Use a dedicated user to run your database migrations on PostgreSQL

I'll detail here how to use one user to apply your migrations and one to run you site. This method can be applied to any framework and environment as long as your database is PostgreSQL. It's of course possible to do with other databases, but the SQL syntax to achieve this will be different.

Before beginning, let's see why we would want to do this:

  • Increased security: by limiting the database operations your site is allowed to make, you reduce the attack surface by applying the principle of least privilege. Please note that I am only talking about schema updates: your site still needs to do SELECT, INSERT, UPDATE and DELETE to work correctly. So, you only limit the surface of attack. If an attacker were to gain access to your database, they would still be able to steal or destroy data. You thus still need proper protection on your database with SSL, strong passwords and possibly access limitation (like IP whitelisting).
  • Reduced error capabilities: if you are to execute some queries (to debug or analyse something) in your production database, you cannot alter the schema. So if you do make mistakes, they shouldn't be too serious. Please understand that I don't advise you to run queries directly on your production database (your site with its peer-reviewed code is there for it), but you can need it from time to time.

How can we achieve this? Let's dive in. You can launch all these commands in a container if you want to try them out. That's what I did to write this tutorial. All my psql commands are written with that in mind, please adapt them if you must connect differently to your database.

  1. To begin with, we must create the user that will apply our migrations. Let's call it sqlmigrations. We could use the postgres user for this, but I think it's better to have a dedicated user without the super privilege role for the reasons explained above. To do this, connect to the database with psql -U postgres and run:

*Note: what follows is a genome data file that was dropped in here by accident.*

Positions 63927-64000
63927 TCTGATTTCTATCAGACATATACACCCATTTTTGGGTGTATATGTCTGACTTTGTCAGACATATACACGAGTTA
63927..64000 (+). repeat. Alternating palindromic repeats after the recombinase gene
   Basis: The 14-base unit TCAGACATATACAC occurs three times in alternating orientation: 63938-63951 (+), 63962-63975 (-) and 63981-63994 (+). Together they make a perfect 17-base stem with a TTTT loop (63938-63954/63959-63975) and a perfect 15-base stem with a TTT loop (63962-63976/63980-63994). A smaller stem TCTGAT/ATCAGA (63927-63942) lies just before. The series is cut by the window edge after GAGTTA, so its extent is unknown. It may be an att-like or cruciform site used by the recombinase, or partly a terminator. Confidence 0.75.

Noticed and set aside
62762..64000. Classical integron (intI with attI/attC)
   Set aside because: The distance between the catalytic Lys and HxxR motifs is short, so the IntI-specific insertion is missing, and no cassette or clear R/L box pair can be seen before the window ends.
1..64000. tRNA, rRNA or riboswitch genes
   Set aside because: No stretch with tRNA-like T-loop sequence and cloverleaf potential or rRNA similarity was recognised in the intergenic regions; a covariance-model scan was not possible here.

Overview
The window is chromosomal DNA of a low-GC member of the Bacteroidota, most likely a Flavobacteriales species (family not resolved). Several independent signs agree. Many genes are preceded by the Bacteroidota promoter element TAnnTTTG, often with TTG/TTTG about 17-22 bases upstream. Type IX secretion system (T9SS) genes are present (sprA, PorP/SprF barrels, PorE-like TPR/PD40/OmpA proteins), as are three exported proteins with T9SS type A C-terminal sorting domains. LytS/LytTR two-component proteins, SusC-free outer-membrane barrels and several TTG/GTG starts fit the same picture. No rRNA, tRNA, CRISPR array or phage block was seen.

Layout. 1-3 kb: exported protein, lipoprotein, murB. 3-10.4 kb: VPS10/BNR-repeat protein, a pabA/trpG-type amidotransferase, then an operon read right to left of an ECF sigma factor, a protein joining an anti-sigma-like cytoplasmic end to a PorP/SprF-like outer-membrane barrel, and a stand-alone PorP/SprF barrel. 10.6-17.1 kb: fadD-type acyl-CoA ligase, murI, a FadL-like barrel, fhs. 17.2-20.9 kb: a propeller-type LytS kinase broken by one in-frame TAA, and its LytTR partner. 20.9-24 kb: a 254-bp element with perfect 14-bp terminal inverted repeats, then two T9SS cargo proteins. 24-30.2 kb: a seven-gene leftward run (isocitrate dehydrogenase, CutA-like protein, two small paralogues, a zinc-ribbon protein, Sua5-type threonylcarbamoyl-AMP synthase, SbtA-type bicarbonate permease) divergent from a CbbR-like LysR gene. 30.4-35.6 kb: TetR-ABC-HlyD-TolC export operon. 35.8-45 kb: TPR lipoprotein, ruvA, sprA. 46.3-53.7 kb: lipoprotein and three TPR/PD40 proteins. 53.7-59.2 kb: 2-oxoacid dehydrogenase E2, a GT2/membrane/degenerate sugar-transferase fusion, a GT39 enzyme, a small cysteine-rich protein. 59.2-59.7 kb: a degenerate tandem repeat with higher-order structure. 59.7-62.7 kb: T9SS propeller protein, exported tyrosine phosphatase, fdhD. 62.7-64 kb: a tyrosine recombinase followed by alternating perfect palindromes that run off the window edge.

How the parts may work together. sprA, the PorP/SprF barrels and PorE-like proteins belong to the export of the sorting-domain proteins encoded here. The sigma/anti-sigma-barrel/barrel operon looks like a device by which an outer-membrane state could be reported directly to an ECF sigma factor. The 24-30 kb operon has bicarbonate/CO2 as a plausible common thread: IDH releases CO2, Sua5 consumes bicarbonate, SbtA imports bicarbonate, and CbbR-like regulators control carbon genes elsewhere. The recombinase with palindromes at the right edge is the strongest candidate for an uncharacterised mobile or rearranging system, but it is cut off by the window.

CREATE ROLE sqlmigrations WITH LOGIN CREATEDB CREATEROLE;
    

    LOGIN is required to allow us to use this user to connect to a database, CREATEDB will allow us to create a database that will be owned by sqlmigrations and CREATEROLE will allow us to create the other user with sqlmigrations. This way, all our objects will have the proper owner which will make our lives easier: since everything we need to operate on belongs to sqlmigrations we can use this user for all our operations. You could reduce the permissions of sqlmigrations to limit its scope further, it's just a bit more complex and I won't detail this here. With all the information here, you would be able to do this easily if you want.

  2. Now that our user is created, we can exit the first command prompt with \q and connect with our new user with:

    psql -U sqlmigrations -d postgres
    

    Since no database exists with the name sqlmigrations we need to specify another existing database like the default postgres. If we don't, our connection will fail with psql: FATAL:  database "sqlmigrations" does not exist.

  3. Now, let's create our database:

    CREATE DATABASE djangosite;
    
  4. We can now connect to our database with:

    psql -U sqlmigrations -d djangosite
    
  5. Let's create the user for our site:

    CREATE ROLE django WITH LOGIN;
    

    If you use the \du command to list our users, you should see this at this point:

    Role name   |                         Attributes                         | Member of
    ---------------+------------------------------------------------------------+-----------
    django        |                                                            | {}
    postgres      | Superuser, Create role, Create DB, Replication, Bypass RLS | {}
    sqlmigrations | Create role, Create DB
    
  6. Now, let's give the proper roles to our django user. This always happen in two steps: we apply the change on existing objects then we alter the default options to enforce our rules to new objects. If you have multiple schemas, you will have to repeat the operation for all of them. Here, I only cover the public schema.

    -- Allow our user to run SELECT, INSERT, UPDATE, DELETE queries.
    GRANT SELECT, INSERT, UPDATE, DELETE
        ON ALL TABLES